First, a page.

RBI lukewarm to rate cut demand

The Reserve Bank of India (RBI) today released an assessment of the macroeconomic and monetary situation in the country in 2012-13 that still posed significant risks to the economy, denting hopes of any big reduction in its policy rates at the monetary policy review due tomorrow.

Releasing the document, which serves as a backdrop to the monetary policy statement for 2013-14, RBI said it has "very limited" space for further easing of monetary policy in view of the still-very-significant financial risks.

RBI governor Duvvuri Subbarao was widely expected to announce a minimum 25 basis points reduction in interest rates, for the third time this year.

'' With headline inflation remaining above the threshold and consumer price inflation remaining high, the space for action for 2013-14 remains very limited,'' the report noted, adding, ''If some of the risks come to fore, policy re-calibration may become necessary in either direction.''

RBI said while there could be a slow-paced recovery in 2013-14, contingent on improved governance and concerted action to resolve structural bottlenecks, especially in infrastructure sector, the gap in output would still remain negative.

While the wholesale price-based inflation would remain range-bound in 2013-14 due to subdued producers' pricing power and falling global commodity prices, it could still increase somewhat in the second half of the current fiscal due to base effects, RBI said.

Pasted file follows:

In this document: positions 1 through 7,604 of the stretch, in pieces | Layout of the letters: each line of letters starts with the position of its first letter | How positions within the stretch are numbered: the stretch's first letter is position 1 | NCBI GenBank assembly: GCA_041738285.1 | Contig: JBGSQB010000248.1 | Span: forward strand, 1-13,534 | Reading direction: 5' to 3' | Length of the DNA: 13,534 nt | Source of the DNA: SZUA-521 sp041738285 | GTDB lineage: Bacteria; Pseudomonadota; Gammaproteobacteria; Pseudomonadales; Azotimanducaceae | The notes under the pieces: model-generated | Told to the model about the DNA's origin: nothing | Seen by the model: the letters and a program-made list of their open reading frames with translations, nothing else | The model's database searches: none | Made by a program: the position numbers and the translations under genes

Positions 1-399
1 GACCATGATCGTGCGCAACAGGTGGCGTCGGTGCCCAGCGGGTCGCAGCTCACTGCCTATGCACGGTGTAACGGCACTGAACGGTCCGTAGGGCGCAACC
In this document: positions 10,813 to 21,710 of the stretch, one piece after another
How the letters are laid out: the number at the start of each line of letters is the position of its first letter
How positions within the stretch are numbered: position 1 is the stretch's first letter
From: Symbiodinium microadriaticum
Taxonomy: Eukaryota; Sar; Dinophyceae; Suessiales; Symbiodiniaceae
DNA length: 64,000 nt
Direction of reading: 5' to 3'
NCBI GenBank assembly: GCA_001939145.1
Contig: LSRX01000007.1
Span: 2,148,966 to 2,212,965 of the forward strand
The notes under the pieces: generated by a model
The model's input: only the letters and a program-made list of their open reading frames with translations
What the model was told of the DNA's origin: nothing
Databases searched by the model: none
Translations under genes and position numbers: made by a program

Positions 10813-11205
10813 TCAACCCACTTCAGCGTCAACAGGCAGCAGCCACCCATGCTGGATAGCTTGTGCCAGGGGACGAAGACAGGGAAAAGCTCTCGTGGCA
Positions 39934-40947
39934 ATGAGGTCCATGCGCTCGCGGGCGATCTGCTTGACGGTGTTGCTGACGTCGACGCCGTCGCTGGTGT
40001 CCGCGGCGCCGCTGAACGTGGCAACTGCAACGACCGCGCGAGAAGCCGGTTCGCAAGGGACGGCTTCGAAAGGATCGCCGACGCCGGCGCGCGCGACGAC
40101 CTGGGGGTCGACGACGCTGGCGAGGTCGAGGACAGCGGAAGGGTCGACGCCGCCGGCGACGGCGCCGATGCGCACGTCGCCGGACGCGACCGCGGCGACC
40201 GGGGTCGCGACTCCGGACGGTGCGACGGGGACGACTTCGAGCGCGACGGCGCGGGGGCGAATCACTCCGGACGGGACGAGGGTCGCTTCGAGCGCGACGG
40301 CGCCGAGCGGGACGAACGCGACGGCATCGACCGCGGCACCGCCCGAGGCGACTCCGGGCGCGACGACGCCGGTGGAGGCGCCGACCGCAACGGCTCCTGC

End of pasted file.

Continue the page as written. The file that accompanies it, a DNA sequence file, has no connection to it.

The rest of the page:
An RBI survey of professional forecasters showed anticipation of a modest recovery with 6 per cent growth in 2013-14 against the 5 per cent growth of the previous fiscal while the WPI inflation could moderate to 6.5 per cent from 7.3 per cent.

''Inflation expectations have moderated slightly, while business expectations remain subdued,'' the survey stated.

During 2012-13, mining and manufacturing activity stalled, agriculture output was affected by deficiency in rains and the services sector witnessed moderation, forcing overall growth in the fourth quarter of 2012-13 to low levels.

Growth has been hamstrung by structural bottlenecks, shortages of power, coal and natural gas and stoppage of mining activity in some states following legal enforcements on illegal mining, the report noted.

Core sector industries like coal, oil power etc also underperformed in this backdrop.

The RBI survey of order books, inventory and capacity utilisation shows that the slack capacity utilisation persisted in Q3 of 2012-13. New orders picked up marginally. Inventory as a ratio of sales, reached its lowest for finished goods, but remained high for raw materials in the past five quarters.

Savings, investments decline
Aggregate demand remained sluggish with inflation adversely impacting real consumption and cyclical and structural factors impeding investment. Both investment and household savings declined as persistent inflation eroded financial savings of households.

Corporate sales growth moderated in Q3 of 2012-13 to its lowest level since Q3 of 2009-10 although operating profits grew at a positive rate.

Planned corporate investment moderated sharply in Q3 of 2012-13, thus continuing with the downturn that began in H2 of 2010-11. For growth to return, RBI said, the bottlenecks in coal, power, road and telecommunication sectors need to be addressed.

While the government's fiscal consolidation measures have gained momentum since middle of 2012-13, fiscal risks have come down although not waned. There is a lurking risk of a further slowdown in growth resulting in revenue shortfalls and a resurgence of fiscal risks, RBI noted.